Edward O'Neil was born in Brookfield, Massachusetts, the son of Daniel O'Neil, an Irish immigrant and Sarah Pritchard, daughter of a foreign missionary. Daniel O'Neil a railroad worker and farmer was a hard bitten man with little education and a decided contempt for any on who had. Mrs. O'Neil was gentle and sweet, but completely terrified by her domineering husband. For years they lived in a small house in an isolated part of Brookfield. Edward O'Neil has always lived in Brookfield. When very young he refused to go to school and no one in the family made him. He has never done much work - odd jobs now and again, but has depended on his hardworking sisters to keep him. He scorns any part in the community affairs except to criticize - something he does well and often.

His only "special skills" are negative - a large and colorful vocabulary of cuss words and a flaming temper which he does not attempt to control. He is tall and rugged with keen blue eyes and a voice that can be heard all over town. He says he is eighty-three years old, in spite of the town records which list his birth as November, 1858. The town records are wrong, of course.

Topic: An Old Irishman tells about Christmas

Edward O'Neil, who lives on the old North Brookfield road, is one of Brookfield's oldest but most vigorous inhabitants. I met him the other day just as he was finishing a five mile walk, his hands full of bitter-sweet, lovelier than I have ever seen around here. "Oh, where did you get it," I exclaimed. "I won't tell you," he snapped at me," if I did - you'd tell some one else - then they'd tell someone and purtty soon every fool in town would be goin' there to get some an' there wouldn't be none left. I like it myself an' I'm goin' to keep it fer myself long's I kin. I'll give you a piece though, long's you want some so bad." He selected a long branch with care. "I'm saving this for Christmas" he added. "What was the first Christmas you actually remember?" I asked. In his faded eyes I saw a far off dreamy look. "The first Christmas I remember was when I was four years old. The reason I remember it was because my mother gave me a big lump of brown sugar with a few drops of peppermint on it. I nibbled at that sugar a little bit at a time all day long and I can taste that peppermint to this day. You see, we were sort of pioneer people and we didn't have much - nor not much to get anything with. Every winter in my early days was hard times. "The only other present my mother had to give that Christmas was a quarter of a dried orange peel and she give it to my sister to put in her bureau drawer to make her clothes smell sweet. My father didn't know much about Christmas. He'd been brought up by the Indians. His parents had been killed by redskins and he lived with the Indians until he was nearly twenty. My mother's parents were missionaries and of course she knew all about Christmas.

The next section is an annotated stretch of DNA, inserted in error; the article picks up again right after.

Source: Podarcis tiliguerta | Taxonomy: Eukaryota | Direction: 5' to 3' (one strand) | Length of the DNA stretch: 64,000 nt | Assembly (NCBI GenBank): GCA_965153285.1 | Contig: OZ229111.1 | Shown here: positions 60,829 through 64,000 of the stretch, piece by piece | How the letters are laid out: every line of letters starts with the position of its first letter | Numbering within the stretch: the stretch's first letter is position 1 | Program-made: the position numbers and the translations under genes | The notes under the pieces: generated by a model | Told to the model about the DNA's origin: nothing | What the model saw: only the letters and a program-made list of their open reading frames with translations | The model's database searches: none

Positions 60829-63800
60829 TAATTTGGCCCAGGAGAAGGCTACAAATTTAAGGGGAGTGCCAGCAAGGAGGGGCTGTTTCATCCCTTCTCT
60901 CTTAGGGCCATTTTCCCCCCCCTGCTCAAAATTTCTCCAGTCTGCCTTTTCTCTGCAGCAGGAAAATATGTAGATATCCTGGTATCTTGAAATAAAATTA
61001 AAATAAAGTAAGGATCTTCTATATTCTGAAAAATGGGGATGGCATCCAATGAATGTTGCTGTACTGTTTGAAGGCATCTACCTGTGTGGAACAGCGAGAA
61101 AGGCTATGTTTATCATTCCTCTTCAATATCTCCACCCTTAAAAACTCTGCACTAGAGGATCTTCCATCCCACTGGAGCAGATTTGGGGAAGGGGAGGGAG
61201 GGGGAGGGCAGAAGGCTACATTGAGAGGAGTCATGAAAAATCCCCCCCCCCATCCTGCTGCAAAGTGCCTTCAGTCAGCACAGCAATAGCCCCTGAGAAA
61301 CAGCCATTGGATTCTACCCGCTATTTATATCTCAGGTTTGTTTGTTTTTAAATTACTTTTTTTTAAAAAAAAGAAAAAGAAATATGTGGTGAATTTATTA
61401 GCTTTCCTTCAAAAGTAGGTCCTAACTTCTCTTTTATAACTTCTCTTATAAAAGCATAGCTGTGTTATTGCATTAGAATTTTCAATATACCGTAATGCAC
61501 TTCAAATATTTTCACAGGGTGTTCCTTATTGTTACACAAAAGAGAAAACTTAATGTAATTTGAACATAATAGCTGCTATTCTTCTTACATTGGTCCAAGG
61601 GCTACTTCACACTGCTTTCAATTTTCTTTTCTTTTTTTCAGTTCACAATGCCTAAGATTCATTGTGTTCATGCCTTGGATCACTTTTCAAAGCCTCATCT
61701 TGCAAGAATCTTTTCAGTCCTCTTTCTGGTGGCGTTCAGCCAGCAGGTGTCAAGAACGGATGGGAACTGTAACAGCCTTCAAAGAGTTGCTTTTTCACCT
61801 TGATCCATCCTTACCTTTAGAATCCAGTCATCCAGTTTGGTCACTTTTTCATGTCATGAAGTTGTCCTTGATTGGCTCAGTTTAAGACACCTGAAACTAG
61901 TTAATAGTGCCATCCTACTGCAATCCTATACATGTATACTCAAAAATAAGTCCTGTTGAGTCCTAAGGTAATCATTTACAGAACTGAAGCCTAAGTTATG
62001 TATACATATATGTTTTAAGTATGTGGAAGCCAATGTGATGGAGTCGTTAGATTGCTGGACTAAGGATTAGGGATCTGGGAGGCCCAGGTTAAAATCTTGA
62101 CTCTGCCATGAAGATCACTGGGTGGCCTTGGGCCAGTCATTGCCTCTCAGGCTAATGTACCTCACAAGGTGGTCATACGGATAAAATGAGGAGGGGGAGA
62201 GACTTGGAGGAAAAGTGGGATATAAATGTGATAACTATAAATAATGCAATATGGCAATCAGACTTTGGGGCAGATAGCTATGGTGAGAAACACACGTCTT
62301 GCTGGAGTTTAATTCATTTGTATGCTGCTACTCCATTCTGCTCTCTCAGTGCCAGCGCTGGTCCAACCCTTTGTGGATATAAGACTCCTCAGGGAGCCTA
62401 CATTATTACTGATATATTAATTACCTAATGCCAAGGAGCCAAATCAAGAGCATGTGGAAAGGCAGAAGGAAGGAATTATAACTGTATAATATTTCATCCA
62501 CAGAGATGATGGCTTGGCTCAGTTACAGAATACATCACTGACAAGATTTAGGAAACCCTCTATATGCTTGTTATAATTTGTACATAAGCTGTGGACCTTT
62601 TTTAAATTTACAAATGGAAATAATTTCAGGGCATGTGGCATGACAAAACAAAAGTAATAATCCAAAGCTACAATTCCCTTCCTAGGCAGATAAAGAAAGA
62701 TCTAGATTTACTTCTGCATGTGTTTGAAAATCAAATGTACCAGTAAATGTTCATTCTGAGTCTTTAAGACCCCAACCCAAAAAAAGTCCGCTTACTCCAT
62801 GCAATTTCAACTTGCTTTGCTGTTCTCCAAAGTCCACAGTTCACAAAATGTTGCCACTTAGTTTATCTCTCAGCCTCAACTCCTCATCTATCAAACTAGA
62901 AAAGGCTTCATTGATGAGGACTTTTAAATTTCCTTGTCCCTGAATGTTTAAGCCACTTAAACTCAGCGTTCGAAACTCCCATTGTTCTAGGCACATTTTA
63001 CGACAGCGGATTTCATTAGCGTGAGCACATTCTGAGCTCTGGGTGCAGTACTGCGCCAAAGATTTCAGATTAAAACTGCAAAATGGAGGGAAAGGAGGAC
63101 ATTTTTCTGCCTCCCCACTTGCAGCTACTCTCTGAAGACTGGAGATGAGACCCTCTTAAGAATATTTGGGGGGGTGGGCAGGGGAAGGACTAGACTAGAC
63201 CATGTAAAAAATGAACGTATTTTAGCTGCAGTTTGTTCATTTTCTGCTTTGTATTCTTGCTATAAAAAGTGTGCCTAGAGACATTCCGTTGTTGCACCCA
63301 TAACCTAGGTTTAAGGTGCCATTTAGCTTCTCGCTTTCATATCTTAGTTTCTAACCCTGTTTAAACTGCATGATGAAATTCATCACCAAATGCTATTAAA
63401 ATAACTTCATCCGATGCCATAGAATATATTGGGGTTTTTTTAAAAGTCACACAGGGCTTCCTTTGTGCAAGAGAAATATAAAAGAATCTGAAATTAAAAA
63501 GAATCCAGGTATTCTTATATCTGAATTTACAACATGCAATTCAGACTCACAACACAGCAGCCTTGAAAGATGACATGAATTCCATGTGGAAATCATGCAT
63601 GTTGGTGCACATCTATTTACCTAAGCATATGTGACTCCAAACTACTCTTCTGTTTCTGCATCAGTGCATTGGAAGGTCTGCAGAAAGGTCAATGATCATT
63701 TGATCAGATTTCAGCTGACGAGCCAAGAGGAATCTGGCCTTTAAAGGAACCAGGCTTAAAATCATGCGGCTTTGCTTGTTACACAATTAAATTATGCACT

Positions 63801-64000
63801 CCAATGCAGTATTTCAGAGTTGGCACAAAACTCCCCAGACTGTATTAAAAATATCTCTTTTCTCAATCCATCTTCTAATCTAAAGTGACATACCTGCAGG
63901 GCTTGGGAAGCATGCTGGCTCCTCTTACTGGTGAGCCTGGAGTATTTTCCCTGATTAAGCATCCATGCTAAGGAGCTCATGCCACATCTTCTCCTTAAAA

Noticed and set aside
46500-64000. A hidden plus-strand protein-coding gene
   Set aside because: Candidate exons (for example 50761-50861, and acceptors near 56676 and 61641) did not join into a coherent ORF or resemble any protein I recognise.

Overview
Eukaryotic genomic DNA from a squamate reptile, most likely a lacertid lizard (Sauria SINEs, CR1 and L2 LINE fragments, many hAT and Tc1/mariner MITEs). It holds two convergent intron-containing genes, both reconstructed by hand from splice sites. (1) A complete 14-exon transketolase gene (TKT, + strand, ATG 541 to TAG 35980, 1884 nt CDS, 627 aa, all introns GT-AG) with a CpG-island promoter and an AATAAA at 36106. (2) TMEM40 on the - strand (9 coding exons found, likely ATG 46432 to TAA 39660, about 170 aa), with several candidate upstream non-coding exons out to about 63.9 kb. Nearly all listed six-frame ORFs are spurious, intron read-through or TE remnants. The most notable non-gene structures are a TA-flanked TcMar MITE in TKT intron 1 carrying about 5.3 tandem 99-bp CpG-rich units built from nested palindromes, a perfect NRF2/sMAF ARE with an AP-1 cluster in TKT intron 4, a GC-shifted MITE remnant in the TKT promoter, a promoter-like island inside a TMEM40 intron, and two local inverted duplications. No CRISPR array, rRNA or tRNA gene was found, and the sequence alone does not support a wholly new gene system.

"I don't remember much about the Christmas's that came after that one when I got the lump of sugar with the peppermint on it, until I was twelve years old when my father gave me six boughten fish hooks. We made most of our fish hooks by forein' 'em ourselves before the fire. About that time my father got to flat boatin' down the river. Some time he'd be gone three or four months and when he came back he'd bring back things like store clothes and boots, and once he brought me a tie and then my mother'd hide 'em away and keep 'em and give 'em to us for Christmas. And from September 'till Christmas us kids'd have lots of fun huntin' around over the house and wonderin' what we was goin' to get.

"When I was fifteen my mother gave me a rifle of my own for Christmas. My father'd got it in Boston and this, with the exception of the one when I got the peppermint sugar, was my best Christmas.

"I was a grown man almost twenty-one before I ever saw a Christmas tree. A German family moved near us and they had a tree every year. They dipped the little candles themselves, colored 'em red with poke berry ink and fastened 'em on the trees some-how with wild turkey ribs. I never'd seen anything so purty in my life as those Christmas trees. We had to work awful hard in them days but we had our fun same as we do now. Well, if I don't run acrost you again, I wish you Merry Christmas." And away he went, being stopped at every half block by someone who wanted to know, "Where did you get that lovely bitter sweet?"

But he only snapped "I won't tell you."

* * *

As always, thanks for stopping by and take care.

More Federal Writers' Project on EWM.